Compulsory education laws or incentives from CCT programs? Explaining the rise in secondary school attendance rate in Argentina

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Abstract

Argentina has traditionally stood out in terms of educational outcomes among its Latin American counterparts. Schooling of older children, however, still shows room for improvement especially among the more vulnerable. Fortunately, during the last years a sizeable improvement in attendance rates for children aged 15 through 17 took place. This could be related to the 2006 National Education Law that made upper-secondary education compulsory. In this paper, instead, we claim that the Asignación Universal por Hijo (Universal Child Allowance, AUH) -a massive conditional cash transfer program implemented in 2009 in Argentina- may be mostly responsible for this improvement. Using a difference-in-difference strategy we estimate that the program accounts for a 3.9 percentage point increase in the probability of attending secondary school among eligible children aged 15 through 17. The impact seems to be led by boys and is more relevant for children living in larger families where the head of household has a lower educational level.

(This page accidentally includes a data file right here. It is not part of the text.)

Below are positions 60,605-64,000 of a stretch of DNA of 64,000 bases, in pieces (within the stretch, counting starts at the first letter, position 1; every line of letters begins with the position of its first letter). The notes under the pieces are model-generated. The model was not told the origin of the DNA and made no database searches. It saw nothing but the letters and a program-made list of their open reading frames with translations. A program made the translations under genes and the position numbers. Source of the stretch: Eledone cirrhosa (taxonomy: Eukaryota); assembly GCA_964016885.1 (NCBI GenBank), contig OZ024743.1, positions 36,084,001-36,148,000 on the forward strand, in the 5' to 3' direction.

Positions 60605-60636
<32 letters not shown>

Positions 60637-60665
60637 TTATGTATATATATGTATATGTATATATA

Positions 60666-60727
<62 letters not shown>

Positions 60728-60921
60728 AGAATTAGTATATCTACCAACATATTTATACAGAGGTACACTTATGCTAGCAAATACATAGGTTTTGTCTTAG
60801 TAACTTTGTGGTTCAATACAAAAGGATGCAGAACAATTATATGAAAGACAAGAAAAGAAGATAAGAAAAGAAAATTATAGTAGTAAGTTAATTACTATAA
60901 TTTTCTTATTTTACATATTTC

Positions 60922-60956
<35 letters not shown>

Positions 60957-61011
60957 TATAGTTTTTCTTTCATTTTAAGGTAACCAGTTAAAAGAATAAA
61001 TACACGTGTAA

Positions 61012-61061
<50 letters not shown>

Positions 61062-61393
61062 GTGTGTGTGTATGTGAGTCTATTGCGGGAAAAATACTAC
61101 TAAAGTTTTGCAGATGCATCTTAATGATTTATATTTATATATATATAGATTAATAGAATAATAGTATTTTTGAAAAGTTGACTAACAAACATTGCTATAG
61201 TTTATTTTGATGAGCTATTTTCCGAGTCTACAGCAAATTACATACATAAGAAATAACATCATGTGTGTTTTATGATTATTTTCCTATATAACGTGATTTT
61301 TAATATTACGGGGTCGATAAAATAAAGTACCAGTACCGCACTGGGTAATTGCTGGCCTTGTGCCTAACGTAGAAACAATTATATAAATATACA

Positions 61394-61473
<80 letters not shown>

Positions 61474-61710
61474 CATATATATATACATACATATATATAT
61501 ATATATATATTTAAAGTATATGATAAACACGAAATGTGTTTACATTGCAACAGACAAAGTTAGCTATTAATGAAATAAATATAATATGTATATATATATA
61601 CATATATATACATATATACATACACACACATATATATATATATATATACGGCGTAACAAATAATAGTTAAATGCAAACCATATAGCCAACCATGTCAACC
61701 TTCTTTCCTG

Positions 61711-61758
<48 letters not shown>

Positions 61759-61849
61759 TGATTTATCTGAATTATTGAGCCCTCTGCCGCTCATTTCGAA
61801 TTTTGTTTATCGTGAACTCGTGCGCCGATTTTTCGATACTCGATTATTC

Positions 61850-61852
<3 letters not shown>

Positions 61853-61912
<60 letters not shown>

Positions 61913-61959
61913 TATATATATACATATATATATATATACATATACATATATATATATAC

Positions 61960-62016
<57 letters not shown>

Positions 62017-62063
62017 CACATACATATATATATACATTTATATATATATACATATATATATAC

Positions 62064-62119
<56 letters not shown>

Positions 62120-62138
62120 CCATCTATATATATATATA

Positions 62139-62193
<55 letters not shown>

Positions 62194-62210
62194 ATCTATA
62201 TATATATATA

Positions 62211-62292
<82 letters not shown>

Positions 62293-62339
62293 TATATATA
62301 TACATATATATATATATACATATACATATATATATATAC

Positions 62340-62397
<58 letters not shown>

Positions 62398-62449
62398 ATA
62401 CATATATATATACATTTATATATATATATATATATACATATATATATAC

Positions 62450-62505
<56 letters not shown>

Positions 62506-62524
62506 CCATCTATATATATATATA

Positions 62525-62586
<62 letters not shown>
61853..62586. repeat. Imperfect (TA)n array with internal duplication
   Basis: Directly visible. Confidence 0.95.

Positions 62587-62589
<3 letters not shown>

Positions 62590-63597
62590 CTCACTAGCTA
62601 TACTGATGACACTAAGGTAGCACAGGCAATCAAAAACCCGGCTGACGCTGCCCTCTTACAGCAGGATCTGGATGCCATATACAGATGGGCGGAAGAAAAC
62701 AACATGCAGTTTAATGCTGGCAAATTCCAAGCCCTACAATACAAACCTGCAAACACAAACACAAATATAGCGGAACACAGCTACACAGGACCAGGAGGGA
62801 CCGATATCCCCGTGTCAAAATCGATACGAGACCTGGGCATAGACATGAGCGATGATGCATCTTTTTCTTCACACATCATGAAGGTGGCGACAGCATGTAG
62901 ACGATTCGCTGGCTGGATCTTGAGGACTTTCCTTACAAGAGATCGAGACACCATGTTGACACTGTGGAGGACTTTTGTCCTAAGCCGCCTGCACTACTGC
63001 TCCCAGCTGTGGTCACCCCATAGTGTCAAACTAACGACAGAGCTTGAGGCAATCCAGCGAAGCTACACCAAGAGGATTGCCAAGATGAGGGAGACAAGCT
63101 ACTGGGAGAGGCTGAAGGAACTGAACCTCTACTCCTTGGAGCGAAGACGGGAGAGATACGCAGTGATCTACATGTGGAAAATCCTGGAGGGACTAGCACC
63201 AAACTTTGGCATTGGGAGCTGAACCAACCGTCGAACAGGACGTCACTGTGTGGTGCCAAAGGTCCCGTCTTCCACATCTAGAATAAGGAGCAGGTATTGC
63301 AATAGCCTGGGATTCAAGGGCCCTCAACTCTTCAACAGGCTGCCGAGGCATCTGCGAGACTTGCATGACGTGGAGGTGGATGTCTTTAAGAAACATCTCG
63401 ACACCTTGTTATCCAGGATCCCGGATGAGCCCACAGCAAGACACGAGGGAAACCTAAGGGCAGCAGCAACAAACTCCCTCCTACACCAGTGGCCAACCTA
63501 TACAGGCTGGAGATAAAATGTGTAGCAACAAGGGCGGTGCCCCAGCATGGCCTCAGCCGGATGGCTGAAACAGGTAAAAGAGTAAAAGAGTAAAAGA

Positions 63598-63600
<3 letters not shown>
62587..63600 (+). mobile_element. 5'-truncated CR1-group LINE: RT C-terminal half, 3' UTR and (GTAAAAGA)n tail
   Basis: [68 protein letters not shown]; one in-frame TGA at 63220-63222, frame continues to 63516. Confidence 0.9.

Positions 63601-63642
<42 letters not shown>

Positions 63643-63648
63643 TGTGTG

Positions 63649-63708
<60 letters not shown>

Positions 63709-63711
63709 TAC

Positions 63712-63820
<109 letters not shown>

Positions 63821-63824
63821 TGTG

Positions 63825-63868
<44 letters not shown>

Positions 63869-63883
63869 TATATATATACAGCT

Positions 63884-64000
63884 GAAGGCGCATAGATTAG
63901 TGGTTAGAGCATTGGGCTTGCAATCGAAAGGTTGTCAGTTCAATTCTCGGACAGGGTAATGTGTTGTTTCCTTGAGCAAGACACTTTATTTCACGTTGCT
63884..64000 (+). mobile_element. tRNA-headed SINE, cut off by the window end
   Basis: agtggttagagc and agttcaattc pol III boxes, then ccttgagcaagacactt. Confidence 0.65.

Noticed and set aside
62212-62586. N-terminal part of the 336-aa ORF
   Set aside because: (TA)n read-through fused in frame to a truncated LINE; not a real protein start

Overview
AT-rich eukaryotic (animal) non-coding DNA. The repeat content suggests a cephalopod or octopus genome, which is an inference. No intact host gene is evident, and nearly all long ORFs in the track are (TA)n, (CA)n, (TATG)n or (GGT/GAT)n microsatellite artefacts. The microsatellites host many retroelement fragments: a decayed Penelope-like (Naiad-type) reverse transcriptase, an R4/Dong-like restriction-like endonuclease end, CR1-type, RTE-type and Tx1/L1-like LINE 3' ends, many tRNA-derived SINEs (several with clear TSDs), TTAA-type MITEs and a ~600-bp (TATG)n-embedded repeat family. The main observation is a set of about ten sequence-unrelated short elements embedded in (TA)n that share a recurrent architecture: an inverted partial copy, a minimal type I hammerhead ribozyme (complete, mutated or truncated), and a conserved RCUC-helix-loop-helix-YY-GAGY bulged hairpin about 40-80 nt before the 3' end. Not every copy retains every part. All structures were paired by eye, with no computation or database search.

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How to Cite
Edo, M., Marchionni, M., & Garganta, S. (2017). Compulsory education laws or incentives from CCT programs? Explaining the rise in secondary school attendance rate in Argentina. Education Policy Analysis Archives, 25, 76. https://doi.org/10.14507/epaa.25.2596
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Author Biographies

Maria Edo, Universidad de San Andrés & CONICET

María Edo is a postdoctoral scholar at the National Council of Scientific and Technical Research (CONICET)-Universidad de San Andrés (UdeSA) in Argentina and Assistant Professor at UdeSA. María holds a PhD in Economics from UdeSA. Her research interests include Poverty Measurement, Social Policies and Gender Economics.

Mariana Marchionni, CEDLAS-Universidad Nacional de La Plata & CONICET

Mariana Marchionni is Senior Researcher of the Centro de Estudios Distributivos, Laborales y Sociales (CEDLAS) at Universidad Nacional de La Plata (UNLP), and Associate Researcher of the National Council of Scientific and Technical Research (CONICET). Mariana holds a PhD in Economics from UNLP and was a Postdoctoral Research Fellow at University of British Columbia during 2013. She is a full-time professor and the Director of the Master Program in Economics at UNLP. Her main research interests are in the areas of Economics of Education, Gender Economics, Demographic Economics, and Social Policies, and she has published numerous articles in academic journals, books and book chapters on these topics.

Santiago Garganta, CEDLAS-Universidad Nacional de La Plata & CONICET

Santiago Garganta is Senior Researcher of the Centro de Estudios Distributivos, Laborales y Sociales (CEDLAS) at Universidad Nacional de La Plata (UNLP) in Argentina. He has a PhD in Economics from UNLP and holds a postdoctoral fellowship from the National Council of Scientific and Technical Research (CONICET). His research work is focused on the fields of Labor Economics, Poverty and Inequality, and Social Protection Systems.